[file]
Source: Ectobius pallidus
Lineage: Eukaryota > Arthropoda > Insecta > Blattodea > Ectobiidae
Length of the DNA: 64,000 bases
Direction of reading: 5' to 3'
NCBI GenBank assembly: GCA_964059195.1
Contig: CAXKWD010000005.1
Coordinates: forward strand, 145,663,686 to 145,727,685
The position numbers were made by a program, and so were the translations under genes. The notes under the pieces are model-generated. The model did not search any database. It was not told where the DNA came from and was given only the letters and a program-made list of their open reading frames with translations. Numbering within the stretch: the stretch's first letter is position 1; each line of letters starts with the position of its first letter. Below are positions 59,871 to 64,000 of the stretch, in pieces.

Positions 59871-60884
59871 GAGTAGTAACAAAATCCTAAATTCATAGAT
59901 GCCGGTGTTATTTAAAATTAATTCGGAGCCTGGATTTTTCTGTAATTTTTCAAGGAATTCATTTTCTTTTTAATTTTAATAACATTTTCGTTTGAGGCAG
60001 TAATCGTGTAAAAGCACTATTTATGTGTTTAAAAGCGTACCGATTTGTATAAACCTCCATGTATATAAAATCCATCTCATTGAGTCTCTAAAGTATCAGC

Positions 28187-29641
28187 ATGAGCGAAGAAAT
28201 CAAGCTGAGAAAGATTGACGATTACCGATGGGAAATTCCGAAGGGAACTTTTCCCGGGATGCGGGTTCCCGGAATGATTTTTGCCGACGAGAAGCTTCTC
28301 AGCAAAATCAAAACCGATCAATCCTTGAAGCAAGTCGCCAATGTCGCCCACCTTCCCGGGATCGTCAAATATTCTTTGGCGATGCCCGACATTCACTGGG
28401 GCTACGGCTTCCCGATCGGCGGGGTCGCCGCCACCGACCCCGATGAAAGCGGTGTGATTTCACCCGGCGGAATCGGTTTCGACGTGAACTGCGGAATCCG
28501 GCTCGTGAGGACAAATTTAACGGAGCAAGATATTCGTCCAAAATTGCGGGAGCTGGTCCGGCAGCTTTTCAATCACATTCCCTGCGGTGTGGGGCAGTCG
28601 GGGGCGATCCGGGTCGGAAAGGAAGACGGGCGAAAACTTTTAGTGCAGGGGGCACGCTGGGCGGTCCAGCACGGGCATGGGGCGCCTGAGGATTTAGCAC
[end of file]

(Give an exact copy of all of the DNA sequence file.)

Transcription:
Source: Ectobius pallidus
Lineage: Eukaryota > Arthropoda > Insecta > Blattodea > Ectobiidae
Length of the DNA: 64,000 bases
Direction of reading: 5' to 3'
NCBI GenBank assembly: GCA_964059195.1
Contig: CAXKWD010000005.1
Coordinates: forward strand, 145,663,686 to 145,727,685
The position numbers were made by a program, and so were the translations under genes. The notes under the pieces are model-generated. The model did not search any database. It was not told where the DNA came from and was given only the letters and a program-made list of their open reading frames with translations. Numbering within the stretch: the stretch's first letter is position 1; each line of letters starts with the position of its first letter. Below are positions 59,871 to 64,000 of the stretch, in pieces.

Positions 59871-60884
59871 GAGTAGTAACAAAATCCTAAATTCATAGAT
59901 GCCGGTGTTATTTAAAATTAATTCGGAGCCTGGATTTTTCTGTAATTTTTCAAGGAATTCATTTTCTTTTTAATTTTAATAACATTTTCGTTTGAGGCAG
60001 TAATCGTGTAAAAGCACTATTTATGTGTTTAAAAGCGTACCGATTTGTATAAACCTCCATGTATATAAAATCCATCTCATTGAGTCTCTAAAGTATCAGC

Positions 28187-29641
28187 ATGAGCGAAGAAAT
28201 CAAGCTGAGAAAGATTGACGATTACCGATGGGAAATTCCGAAGGGAACTTTTCCCGGGATGCGGGTTCCCGGAATGATTTTTGCCGACGAGAAGCTTCTC
28301 AGCAAAATCAAAACCGATCAATCCTTGAAGCAAGTCGCCAATGTCGCCCACCTTCCCGGGATCGTCAAATATTCTTTGGCGATGCCCGACATTCACTGGG
28401 GCTACGGCTTCCCGATCGGCGGGGTCGCCGCCACCGACCCCGATGAAAGCGGTGTGATTTCACCCGGCGGAATCGGTTTCGACGTGAACTGCGGAATCCG
28501 GCTCGTGAGGACAAATTTAACGGAGCAAGATATTCGTCCAAAATTGCGGGAGCTGGTCCGGCAGCTTTTCAATCACATTCCCTGCGGTGTGGGGCAGTCG
28601 GGGGCGATCCGGGTCGGAAAGGAAGACGGGCGAAAACTTTTAGTGCAGGGGGCACGCTGGGCGGTCCAGCACGGGCATGGGGCGCCTGAGGATTTAGCAC